Even worse, I suspect that because you’re a good person you might be tempted to approach the whole thing as an open ended conversation, which I advise against because as your considerate letter indicates you are prepared to do anything to make this person you care about feel comfortable. This is a great way to get talked out of a necessary choice and add the paranoia of an attempted breakup to this relationship. If you know what you want then you’ve got to come out of the gate strong and you’ve got to put yourself in a position where you can say something really hard. Do you really think it would be easiest to break up with someone at the end of a pretty good date in person?
Here’s a handy guide for what media you can use for different kinds of relationship ending:
- FACE-TO-FACE: Necessary when the word “Love” has been used mutually or where there is a pet or cherished piece of Star Trek memorabilia to be exchanged
- PHONE (Voice): Acceptable in informal relationships or if you’re in a doomed spaceship careening back to Earth, though in that case at least be sure to let her know you love her very much. Even if she knows.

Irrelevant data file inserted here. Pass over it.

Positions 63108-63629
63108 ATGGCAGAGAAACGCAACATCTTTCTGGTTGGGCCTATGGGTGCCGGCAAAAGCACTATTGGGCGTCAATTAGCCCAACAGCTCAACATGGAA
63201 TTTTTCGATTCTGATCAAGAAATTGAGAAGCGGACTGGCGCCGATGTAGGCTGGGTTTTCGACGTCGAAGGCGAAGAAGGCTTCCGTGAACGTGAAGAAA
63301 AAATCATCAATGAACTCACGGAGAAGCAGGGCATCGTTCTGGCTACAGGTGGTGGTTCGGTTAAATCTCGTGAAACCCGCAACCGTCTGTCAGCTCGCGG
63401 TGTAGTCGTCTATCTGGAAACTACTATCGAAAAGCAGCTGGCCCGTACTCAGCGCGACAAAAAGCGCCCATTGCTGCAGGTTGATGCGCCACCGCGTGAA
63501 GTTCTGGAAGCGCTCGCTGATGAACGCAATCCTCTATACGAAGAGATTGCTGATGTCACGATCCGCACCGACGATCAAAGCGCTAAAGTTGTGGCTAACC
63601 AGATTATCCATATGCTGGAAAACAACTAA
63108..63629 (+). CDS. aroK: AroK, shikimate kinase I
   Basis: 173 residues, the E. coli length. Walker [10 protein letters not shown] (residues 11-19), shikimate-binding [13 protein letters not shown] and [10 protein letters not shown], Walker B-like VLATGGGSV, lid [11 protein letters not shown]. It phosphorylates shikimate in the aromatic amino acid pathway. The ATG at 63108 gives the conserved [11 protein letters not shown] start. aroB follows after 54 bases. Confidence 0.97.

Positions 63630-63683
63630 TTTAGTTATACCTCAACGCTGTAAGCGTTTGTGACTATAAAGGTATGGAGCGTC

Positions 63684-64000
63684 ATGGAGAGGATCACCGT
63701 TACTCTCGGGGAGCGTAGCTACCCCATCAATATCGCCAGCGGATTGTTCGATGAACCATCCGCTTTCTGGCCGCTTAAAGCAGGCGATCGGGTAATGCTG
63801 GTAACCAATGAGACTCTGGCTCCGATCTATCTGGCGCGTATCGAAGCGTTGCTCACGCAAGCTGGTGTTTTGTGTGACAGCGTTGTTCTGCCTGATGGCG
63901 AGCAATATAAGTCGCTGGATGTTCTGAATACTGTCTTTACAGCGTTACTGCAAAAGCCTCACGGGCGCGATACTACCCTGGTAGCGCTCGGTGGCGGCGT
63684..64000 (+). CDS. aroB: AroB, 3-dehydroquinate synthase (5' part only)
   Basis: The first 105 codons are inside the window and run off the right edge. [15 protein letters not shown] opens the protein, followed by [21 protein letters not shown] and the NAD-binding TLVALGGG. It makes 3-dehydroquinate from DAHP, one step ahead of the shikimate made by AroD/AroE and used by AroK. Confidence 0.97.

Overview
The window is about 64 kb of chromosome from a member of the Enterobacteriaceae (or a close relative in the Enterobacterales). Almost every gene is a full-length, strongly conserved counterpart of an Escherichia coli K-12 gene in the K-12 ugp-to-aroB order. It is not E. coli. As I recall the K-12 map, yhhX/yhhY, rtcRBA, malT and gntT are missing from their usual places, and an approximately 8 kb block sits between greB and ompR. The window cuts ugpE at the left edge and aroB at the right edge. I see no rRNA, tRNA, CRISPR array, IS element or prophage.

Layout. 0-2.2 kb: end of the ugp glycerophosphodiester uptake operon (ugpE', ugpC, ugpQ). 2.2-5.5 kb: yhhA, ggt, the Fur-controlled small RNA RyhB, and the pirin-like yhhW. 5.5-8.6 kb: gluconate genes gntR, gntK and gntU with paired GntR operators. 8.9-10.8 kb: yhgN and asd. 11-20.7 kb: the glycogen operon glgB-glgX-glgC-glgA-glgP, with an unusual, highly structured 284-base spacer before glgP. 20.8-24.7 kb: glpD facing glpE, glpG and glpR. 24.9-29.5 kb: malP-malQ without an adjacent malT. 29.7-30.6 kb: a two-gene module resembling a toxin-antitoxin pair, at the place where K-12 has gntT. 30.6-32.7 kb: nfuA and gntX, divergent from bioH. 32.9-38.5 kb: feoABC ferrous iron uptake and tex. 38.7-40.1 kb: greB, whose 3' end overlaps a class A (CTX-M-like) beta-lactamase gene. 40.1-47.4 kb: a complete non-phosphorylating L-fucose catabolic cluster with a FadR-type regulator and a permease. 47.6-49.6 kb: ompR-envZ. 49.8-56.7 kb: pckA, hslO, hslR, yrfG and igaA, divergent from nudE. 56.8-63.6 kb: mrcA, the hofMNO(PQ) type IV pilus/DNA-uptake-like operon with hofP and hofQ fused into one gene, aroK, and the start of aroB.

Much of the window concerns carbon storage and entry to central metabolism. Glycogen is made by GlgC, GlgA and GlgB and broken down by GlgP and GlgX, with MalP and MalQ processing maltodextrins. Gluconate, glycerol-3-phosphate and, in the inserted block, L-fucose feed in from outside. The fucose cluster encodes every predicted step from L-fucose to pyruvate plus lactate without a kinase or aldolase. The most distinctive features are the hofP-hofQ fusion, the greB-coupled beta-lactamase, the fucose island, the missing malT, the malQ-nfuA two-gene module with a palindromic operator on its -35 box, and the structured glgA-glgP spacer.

- PHONE (Text): Acceptable AND necessary with people you only ever see at night who are terrible at taking hints.
- CIGARETTE (Face): Acceptable if I’m being a real pip and have done something incredibly rude for which I deserve a bubbling, scarred reminder on my nose of how not to act at a bar that has a TARDIS for a bathroom.
As you can see, you fall right in that nice zone where you can end this with a phone call as long as you’re polite, honest, and willing to take whatever barbs the other person might have for you with the understanding that you are doing the right thing and they’re lashing out as a result of hurt feelings.
I thought this was an important question to answer because so many times I’ve ended up hurting people because I was afraid of being direct and owning my own feelings (or lack thereof) and practiced a special sort of misguided altruism where I let people think everything was okay instead. You got a chance to dodge this, cousin! Racecar drivers handle dangerous turns by drifting, counter-intuitively oversteering in the opposite direction of the curve and that’s kinda what you gotta do. You gotta own this hard choice and you’ll come out clean, it’s possible to be nice by being kinda mean. Editor, please remove that rhyme or attribute it to Bob Dylan to make it acceptable.
Next week: “Dear Dandy, How do I get revenge on this dickhead who broke up with me over the phone?”